89: Story name: The Special Orders – 1998 ***
Location: East coast of Thailand – Rosie Ling’s Yang Shan cargo boat – MB’s London penthouse – WG’s “Treadmill” pub – Min Feng (small island 20 miles from Bua Nan).
Villain: Rosie Ling; James Nagle-Green.
Other characters: Pira (cocky Thai employee of Rosie Ling); Captain Rocha (of the Yang Shan); Samantha (Sam) Brown; Saragam (MB’s mentor, originally from Cambodia, now living in Thailand); Fain (Saragam’s granddaughter, a young nurse); Del (Tarrant’s man in Bangkok); Mei Lu (Thai girl captive whom Sam befriends); Mr Hata (wealthy business man whose daughter had been snatched three years before); Mr Wu Smith; Mark and Hannah Turner (husband and wife overseeing the judo club visit to Thailand); Weng.
Body count: 1, possibly 2
Modesty’s lover: none.
Willie’s lover: none.
Nudity rating: MB nude in bed; MB wearing a crop-top, bare shoulders.
Who kills who? : Rosie shoots Pira, her Thai employee who is cheating by taking his own 50% extra cut when selling girls to clients. The body is dumped at sea as a warning to others in her entourage. One of Rosie’s crew tried to stop the girls’ escape from the ship, only to be drop-kicked by Sam into the sea, when the girls battered him with an oar. We presume he drowned.
Summary/theme: Vice ring caper. Based on her ship Yang Shan, Rosie Ling and her English personal assistant, Nagle-Green, deal in ‘special orders’, young girls of various nationalities specific to the requests of her wealthy clients. She has two very young Indian girls, others from Thailand, Cambodia, Hong Kong or Macau, but her latest request, from a man named Sumartra, is for a young English girl. Nagle-Green selects 15 year old Sam Brown, in Bangkok with the London East End judo club, to meet MB’s martial arts mentor Saragam, and his granddaughter Fain. Sam is kidnapped and knocked out with chloroform, following a fake ‘drowning accident’. Rosie Ling then pretends to have ‘rescued’ her, which Sam realises is a ruse, but she, in turn, pretends to act dumb, and grateful. Meantime, MB and WG, alerted to Sam’s disappearance, fly to Thailand, where they met Del, Tarrant’s local agent, and are offered help from Mr Hata (a rich businessman and friend of Saragam), whose daughter was taken three years previous, and has vowed revenge. When Rosie Ling’s ship moors off a small island to pick up another young girl, Sam is able to access the ship’s radio and get a message to Weng in London, then speak to MB and WG, giving her location. Despite MB’s objection, she then planned to take the captive girls (all young, and of various nationalities) with her by dinghy to the island. MB and WG parachute down to the island, and, when Rosie’s men come ashore to re-capture the runaway girls, WG blows up their boat. After that MB and WG take out the men, one by one, but before they can make the next move against remaining crew onboard the ship, Mr Hata arrives by helicopter and uses tear-gas to subdue Rosie and Nagle-Green, and the remaining crew. Rosie still tries to buy her freedom by offering money or a partnership, but Hata tells her he is already rich, and she had better start to remember where his daughter is. At best, she faces 30 years in a Thai jail. MB and WG find Sam and the girls holed up in a fortified abandoned temple. Given how grown-up she now is, WG is suddenly apprehensive about hugging Sam. MB and Sam have a laugh and Sam has a weep on her shoulder instead, before calling WG “daft”.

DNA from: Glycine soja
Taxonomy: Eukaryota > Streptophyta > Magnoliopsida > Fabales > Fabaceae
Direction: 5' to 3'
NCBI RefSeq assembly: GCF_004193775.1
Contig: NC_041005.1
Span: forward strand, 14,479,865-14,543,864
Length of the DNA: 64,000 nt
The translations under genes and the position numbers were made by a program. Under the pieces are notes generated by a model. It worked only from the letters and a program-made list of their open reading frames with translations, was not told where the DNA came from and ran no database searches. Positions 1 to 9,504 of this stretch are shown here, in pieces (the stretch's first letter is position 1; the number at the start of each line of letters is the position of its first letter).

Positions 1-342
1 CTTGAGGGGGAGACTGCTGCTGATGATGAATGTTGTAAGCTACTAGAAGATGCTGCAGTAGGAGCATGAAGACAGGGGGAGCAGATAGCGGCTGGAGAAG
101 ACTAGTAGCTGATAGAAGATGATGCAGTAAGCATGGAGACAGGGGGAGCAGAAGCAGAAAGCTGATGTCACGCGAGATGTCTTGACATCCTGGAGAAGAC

Critical comments: This is Sam Brown’s third and final appearance, after “Samantha and the Cherub” (1987/88) and “Ivory Dancer” (1992). She is no longer a young child, but aged 15, and a very competent, feisty teenager. When MB mentions Sam to Sir Gerald, following her disappearance in Thailand, he immediately associates her with “helping save my godson’s wife”, Stefan Kolin’s wife Lucy in the 1987/88 story. However, later in the story, when our heroes land on the island where Sam has taken the girls, MB is concerned about the ”aggressive” monkeys, but then remarked about WG’s ability with animals, giving the example of “Ethel the elephant” and the “Himalayan bear in Tibet”…Except, although one of the Gogol circus elephants was named Ethel, it was Chloe the elephant who was WG’s favourite, as featured in “The Bluebeard Affair” (1972/73), “The Return of the Mammoth” (1984), and finally “The Zombie” (2000/01). Old foe Mr Wu Smith also puts in his last appearance, in a funk when MB phones him from Bangkok, recollecting his previous attempt to have her and WG ‘signed off’ in the story “The Aristo” (1994/95). He is again accompanied by a nameless young Chinese female in a very short mini-skirt. He was always a Romero creation, but, when, towards the end of the story, we meet Mr Hata, the rich businessman friend of Saragam, he looks almost identical to Wu Smith – same facial features, hair-line, moustache! We also briefly meet MB’s Cambodian martial arts mentor, Saragam, and his granddaughter, Fain, still working as a nurse, but now living in Thailand. They appeared in the comic strip story “The Golden Frog” (1978, also illustrated by Romero), as well as Saragam featured in the novels The Silver Mistress (1973), The Night of Morningstar (1982), and Dead Man’s Handle (1985). When Sam first phones MB and WG from Singapore she pretends to be the ‘speaking clock’. As usual Weng is on ‘radio duty’ at the penthouse. Anglo-Thai Rosie Ling is cruel, ruthless, without any moral compass. As such, she is rather similar to Miss Tseh Suan, head of a Hong Kong-based vice ring in the Jim Edgar “Garth” comic strip story “The Fishermen” (1979) – equally ruthless in disposing of enemies or failed employees, but Garth (always a sucker for anything in a skirt) calls her “An amazing woman” – not an opinion that MB would have expressed! Garth actually intervenes and saves her from the self-appointed vigilante’s attempt to assassinate her – thereby allowing her to continue to ply her trade. Worth comparing the Martin Asbury artwork of Hong Kong with that of Romero, however – who was the better artist!